Teaching the Memorare with Pictographs

UPDATEDER: It’s now almost a year later, and we all still know the Memorare.  Yay, Pictographs!

UPDATE: It’s now one week later and we all pretty much have it memorized.  I still have the board up and Pip (6), most of all, loves to sit at the table and say the prayer; it’s become his favorite.  This has definitely worked for us – thanks be to God.

We have been needing to learn the Memorare for a long time. As a Catholic homeschooler, I’m embarrassed to admit that I didn’t yet know it by heart. My soul had about had it with that situation, and I woke up this morning with the resolve that Today Was The Day!

The Holy Spirit, being perfect in all things, gave me just what I needed to teach this: the idea of using pictographs to illustrate the main sections of this short (but powerful!) prayer.  On the white board, I wrote out the first half of the prayer, leaving plenty of drawing space in between the lines (it worked out to be three lines per half). Then we worked together to decide what symbols went with each particular section and I drew that symbol right underneath the section. I also redrew the symbols on the lower half of the board to keep the visual cues for them.

I didn’t get a picture of the first half of the prayer, but here is a picture of the second half:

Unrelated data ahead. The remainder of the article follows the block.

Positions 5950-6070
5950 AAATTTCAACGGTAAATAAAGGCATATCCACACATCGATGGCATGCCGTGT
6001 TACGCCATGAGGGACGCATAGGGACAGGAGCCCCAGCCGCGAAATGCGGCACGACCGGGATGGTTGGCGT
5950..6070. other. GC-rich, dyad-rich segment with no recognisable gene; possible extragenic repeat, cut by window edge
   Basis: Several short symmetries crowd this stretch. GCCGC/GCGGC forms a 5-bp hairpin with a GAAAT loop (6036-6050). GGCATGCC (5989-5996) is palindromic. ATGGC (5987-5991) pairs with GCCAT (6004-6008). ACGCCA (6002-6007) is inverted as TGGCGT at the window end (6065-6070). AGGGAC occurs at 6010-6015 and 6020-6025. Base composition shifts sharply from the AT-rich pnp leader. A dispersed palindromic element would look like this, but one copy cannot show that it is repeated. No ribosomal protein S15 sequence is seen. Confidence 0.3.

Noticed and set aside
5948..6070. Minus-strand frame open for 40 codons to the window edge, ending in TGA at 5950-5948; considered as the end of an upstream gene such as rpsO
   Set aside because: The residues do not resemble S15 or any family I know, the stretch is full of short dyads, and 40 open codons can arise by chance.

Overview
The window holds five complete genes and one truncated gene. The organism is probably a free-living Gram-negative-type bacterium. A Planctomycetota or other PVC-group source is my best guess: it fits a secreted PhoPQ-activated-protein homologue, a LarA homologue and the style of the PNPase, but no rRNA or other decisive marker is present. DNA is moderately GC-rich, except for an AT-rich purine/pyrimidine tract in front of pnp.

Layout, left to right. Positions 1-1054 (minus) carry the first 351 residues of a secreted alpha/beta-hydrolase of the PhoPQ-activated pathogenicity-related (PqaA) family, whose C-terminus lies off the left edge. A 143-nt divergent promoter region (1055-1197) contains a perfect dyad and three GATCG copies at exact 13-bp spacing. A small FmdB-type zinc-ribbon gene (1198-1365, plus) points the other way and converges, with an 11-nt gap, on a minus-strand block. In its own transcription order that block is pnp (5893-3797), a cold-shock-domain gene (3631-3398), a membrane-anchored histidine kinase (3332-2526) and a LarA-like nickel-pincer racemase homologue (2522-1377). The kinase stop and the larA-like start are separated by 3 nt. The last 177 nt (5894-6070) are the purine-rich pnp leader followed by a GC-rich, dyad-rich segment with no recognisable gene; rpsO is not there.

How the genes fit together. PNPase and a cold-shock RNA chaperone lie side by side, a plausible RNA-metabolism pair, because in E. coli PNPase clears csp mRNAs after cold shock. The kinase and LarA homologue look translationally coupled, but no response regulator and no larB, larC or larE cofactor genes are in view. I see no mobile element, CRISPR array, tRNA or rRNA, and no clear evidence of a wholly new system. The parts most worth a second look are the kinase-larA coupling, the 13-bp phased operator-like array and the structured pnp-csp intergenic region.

PS – I’m using straight pins as tiny nails to keep the white board on the wall.  They’re small but mighty!


Here are all of the pictographs for the sections of the prayer:

Remember, O Most Gracious Virgin Mary,

Remember = thought bubble

O Most Gracious = yellow halo w/orange circle

blue “VM” = Virgin Mary


that never was it known

that never = “no” symbol

was it known = book (for things that are known)


that anyone who fled to thy protection,

that anyone = a + a picture of a knee + 1

who fled = we went with the aurally similar “flood” (house under water)

to thy protection = yellow padlock with heart-shaped keyhole (holy, loving protection)


implored thy help,

implored = beggar’s tin cup

thy help = a red cross


or sought thine intercession

or sought = magnifying glass

thine intercession = prayer hands (crossed thumbs with straight fingers)


was left unaided.

was left = L

unaided = a red cross inside a black “no” symbol


Inspired by this Confidence, I fly unto thee,

Inspired by this Confidence = a yellow light bulb with a capital “C” as the filament

I fly unto thee = an eye with stick birds for eyelashes


O Virgin of Virgins, my Mother;

O = same halo with orange “O”

Virgin of virgins, = blue “V” for Virgin and small white “v” inside halo

my Mother; = “M” made out of pink hearts


to thee do I come,

to thee = number “2”

do = a dew drop

I come = a stoplight with only green filled in (“arriving” or “traveling”)


before thee I stand,

before thee = a bee with a number “4”

I stand = stick figure standing

sinful and sorrowful.

sinful = black heart <bleah!>

and sorrowful = sad and crying green face


O Mother of the Word Incarnate,

O Mother = purple “O” around the pink heart “M”

of the Word = dotted “W” in a solid line box